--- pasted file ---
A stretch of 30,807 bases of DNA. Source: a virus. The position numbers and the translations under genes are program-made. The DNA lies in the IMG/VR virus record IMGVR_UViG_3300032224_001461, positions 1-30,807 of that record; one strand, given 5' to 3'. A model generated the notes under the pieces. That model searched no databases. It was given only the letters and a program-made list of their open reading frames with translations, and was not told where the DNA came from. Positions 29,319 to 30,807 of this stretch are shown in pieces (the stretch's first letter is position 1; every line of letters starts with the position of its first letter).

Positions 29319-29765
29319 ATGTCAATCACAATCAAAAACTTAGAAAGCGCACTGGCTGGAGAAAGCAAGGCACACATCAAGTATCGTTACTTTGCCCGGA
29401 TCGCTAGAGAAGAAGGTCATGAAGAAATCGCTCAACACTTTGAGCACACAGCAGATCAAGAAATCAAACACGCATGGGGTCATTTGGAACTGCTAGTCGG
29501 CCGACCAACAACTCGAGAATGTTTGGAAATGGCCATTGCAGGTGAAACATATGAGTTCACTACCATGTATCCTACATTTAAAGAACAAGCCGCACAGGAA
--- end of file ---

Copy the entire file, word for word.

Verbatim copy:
A stretch of 30,807 bases of DNA. Source: a virus. The position numbers and the translations under genes are program-made. The DNA lies in the IMG/VR virus record IMGVR_UViG_3300032224_001461, positions 1-30,807 of that record; one strand, given 5' to 3'. A model generated the notes under the pieces. That model searched no databases. It was given only the letters and a program-made list of their open reading frames with translations, and was not told where the DNA came from. Positions 29,319 to 30,807 of this stretch are shown in pieces (the stretch's first letter is position 1; every line of letters starts with the position of its first letter).

Positions 29319-29765
29319 ATGTCAATCACAATCAAAAACTTAGAAAGCGCACTGGCTGGAGAAAGCAAGGCACACATCAAGTATCGTTACTTTGCCCGGA
29401 TCGCTAGAGAAGAAGGTCATGAAGAAATCGCTCAACACTTTGAGCACACAGCAGATCAAGAAATCAAACACGCATGGGGTCATTTGGAACTGCTAGTCGG
29501 CCGACCAACAACTCGAGAATGTTTGGAAATGGCCATTGCAGGTGAAACATATGAGTTCACTACCATGTATCCTACATTTAAAGAACAAGCCGCACAGGAA